HS also formerly known as “true” histiocytic lymphoma is a rare neoplasm showing evidence of histiocytic differentiation. It often appears in the skin, lymph nodes, and intestinal tract . Although CNS involvement is rare, there are a few cases reported in the literature [1–5] and other cases diagnosed in animals, such as cats, dogs, and camels [6–9]. The cases involving the CNS occurred by continuation of the disease except the case reported by Torres et al.  which appeared in the subarachnoid space.
HS has often been classified as being similar to diseases such as malignant histiocytosis, histiocytic lymphoma, and reticular sarcoma, based on morphological criteria . However, advances in molecular and biological markers have improved immunohistochemistry findings, allowing for differentiation between HS and B or T cells and non-Hodgkin lymphomas. These diseases have a prognosis and treatment different from sarcomas.
HS is composed of mononuclear tumor cells with large cytoplasmic vacuoles. Some cells present with phagocytosis phenomena. The diagnosis is based on immunohistochemistry markers of histiocytic cells such as positive CD68, lysozyme, α1-antitrypsin and CD163, which is regarded as a specific HS marker . However, HS presents negative markers of epithelial (epithelial membrane antigen or cytokeratin), melanocytic (CD34 or myeloperoxidase) and lymphoid (CD3 or CD20) neoplasms as in our case. Markers of Langerhans cell (CD1a), follicular dendritic cells, B cells, T cells, and myeloid cells are negative. Lack of expression of CD30 and ALK-1 excludes anaplastic large cell lymphoma, which is an important differential diagnosis. The focal staining for S-100 protein is not uncommonly seen in the true histiocytic lymphomas as reported in the literature .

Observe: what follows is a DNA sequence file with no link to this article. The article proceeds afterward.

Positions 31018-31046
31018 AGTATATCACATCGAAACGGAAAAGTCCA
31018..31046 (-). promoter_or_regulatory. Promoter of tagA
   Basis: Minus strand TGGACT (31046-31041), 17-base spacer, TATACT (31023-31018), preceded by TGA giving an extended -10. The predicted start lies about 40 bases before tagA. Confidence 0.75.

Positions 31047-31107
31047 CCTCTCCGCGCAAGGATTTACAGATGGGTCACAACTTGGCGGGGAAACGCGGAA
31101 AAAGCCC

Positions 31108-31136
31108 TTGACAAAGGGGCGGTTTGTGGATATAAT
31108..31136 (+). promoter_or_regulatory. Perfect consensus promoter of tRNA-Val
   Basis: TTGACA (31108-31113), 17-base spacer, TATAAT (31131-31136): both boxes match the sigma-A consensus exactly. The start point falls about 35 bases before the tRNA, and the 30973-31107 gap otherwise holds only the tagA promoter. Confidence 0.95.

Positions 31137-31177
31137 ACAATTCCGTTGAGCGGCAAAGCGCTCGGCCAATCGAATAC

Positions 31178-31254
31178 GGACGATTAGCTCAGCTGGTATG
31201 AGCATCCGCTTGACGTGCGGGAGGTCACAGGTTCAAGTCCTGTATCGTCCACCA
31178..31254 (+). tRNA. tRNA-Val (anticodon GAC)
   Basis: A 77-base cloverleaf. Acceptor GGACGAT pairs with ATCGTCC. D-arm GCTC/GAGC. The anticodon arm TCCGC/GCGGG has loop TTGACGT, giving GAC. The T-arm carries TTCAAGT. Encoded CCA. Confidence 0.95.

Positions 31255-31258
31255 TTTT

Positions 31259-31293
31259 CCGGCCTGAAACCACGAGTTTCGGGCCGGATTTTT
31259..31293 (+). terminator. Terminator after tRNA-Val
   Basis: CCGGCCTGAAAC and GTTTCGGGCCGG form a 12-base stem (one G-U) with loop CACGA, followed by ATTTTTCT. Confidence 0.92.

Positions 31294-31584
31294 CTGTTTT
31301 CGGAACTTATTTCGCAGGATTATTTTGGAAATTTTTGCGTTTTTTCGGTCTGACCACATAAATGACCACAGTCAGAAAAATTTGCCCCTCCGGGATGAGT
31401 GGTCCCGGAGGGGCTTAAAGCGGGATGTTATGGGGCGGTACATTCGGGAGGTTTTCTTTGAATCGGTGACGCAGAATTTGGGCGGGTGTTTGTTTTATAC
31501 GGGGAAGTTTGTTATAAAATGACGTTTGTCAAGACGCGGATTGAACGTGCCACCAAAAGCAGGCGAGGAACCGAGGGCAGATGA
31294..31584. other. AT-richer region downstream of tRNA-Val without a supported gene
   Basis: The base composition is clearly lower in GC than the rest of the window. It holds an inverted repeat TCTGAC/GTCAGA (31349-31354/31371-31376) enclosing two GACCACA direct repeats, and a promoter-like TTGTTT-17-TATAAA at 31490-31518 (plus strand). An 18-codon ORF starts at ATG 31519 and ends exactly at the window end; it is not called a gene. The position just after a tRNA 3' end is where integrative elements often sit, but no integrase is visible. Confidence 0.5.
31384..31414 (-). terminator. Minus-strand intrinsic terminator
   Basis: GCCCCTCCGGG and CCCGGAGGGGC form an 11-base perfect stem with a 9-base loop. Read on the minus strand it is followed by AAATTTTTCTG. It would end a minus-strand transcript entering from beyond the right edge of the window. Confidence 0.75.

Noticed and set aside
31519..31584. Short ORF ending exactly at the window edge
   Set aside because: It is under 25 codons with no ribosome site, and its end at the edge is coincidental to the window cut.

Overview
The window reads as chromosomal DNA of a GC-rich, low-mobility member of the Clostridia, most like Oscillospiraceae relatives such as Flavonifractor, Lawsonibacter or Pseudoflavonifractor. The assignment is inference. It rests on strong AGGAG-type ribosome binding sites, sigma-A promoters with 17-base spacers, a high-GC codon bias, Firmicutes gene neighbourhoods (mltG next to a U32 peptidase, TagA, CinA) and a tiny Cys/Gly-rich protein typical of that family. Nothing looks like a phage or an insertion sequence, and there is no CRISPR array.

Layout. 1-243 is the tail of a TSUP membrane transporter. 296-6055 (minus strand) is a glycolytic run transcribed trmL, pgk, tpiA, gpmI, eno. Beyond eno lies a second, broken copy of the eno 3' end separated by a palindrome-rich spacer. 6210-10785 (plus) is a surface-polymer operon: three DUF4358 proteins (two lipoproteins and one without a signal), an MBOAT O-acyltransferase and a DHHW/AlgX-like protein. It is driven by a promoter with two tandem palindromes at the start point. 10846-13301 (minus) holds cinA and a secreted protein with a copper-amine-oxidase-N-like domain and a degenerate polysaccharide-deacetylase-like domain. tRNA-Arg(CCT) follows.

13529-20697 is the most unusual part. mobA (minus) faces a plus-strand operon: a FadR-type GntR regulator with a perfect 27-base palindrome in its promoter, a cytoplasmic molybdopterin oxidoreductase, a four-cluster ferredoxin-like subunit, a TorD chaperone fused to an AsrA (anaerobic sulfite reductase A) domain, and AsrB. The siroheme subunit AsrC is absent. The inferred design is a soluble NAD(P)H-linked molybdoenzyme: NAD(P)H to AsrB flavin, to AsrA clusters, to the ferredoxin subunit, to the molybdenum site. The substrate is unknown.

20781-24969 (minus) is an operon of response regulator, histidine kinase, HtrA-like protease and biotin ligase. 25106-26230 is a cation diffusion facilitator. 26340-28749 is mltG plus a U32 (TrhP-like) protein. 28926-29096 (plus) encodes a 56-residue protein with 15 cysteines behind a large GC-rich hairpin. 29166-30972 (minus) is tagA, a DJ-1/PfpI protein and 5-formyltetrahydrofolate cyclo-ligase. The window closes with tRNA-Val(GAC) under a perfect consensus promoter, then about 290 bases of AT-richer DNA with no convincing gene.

Radiological findings have not been established due to the low number of cases. The HS image study reported in the literature addressing the brain is MRI , which describes the extent of the disease. The images point towards neoplastic disease, but there are no specific images suggesting HS. Some MRI studies in dogs are inconclusive because the image presented could be either a benign process (such as encephalitis) or a malignant process (such as meningioma) .
The standard treatment for these sarcomas is surgery. The best option for treating these tumors is unclear. Furthermore, when the tumor is located in the CNS the therapeutic options are reduced. Brain sarcomas have an aggressive course with an overall survival rate of around 4 to 5 months, regardless of treatment. There are no studies where the benefit of radiotherapy or chemotherapy for HS has been established.
In our case, the patient received concomitant chemoradiotherapy after surgery. We decided to administer temozolomide with the radiotherapy because the patient was young and she presented with a sarcoma affecting the CNS. It is also known that this type of chemotherapy crosses the blood–brain barrier and it has shown benefit over radiotherapy alone in other aggressive tumors . She had a good tolerance and currently lives without disease (disease-free interval of 42 months). The cases reported before were treated with different schedules of chemotherapy by the vein or with intrathecal treatment but none received concomitant radiotherapy. All the cases had an aggressive course except one case that relapsed after 3 years . In the literature, some cases of extranodal HS treated with surgery and some type of chemotherapy or radiotherapy had a good outcome. These reported patients lived varying months after treatment . Recently, a radiotherapy-induced HS has been treated with radiation alone and the patient remained free of recurrent disease after 1.5 years . Radiation alone could be beneficial but we do not know whether radiation-induced HS differ in their biological behavior.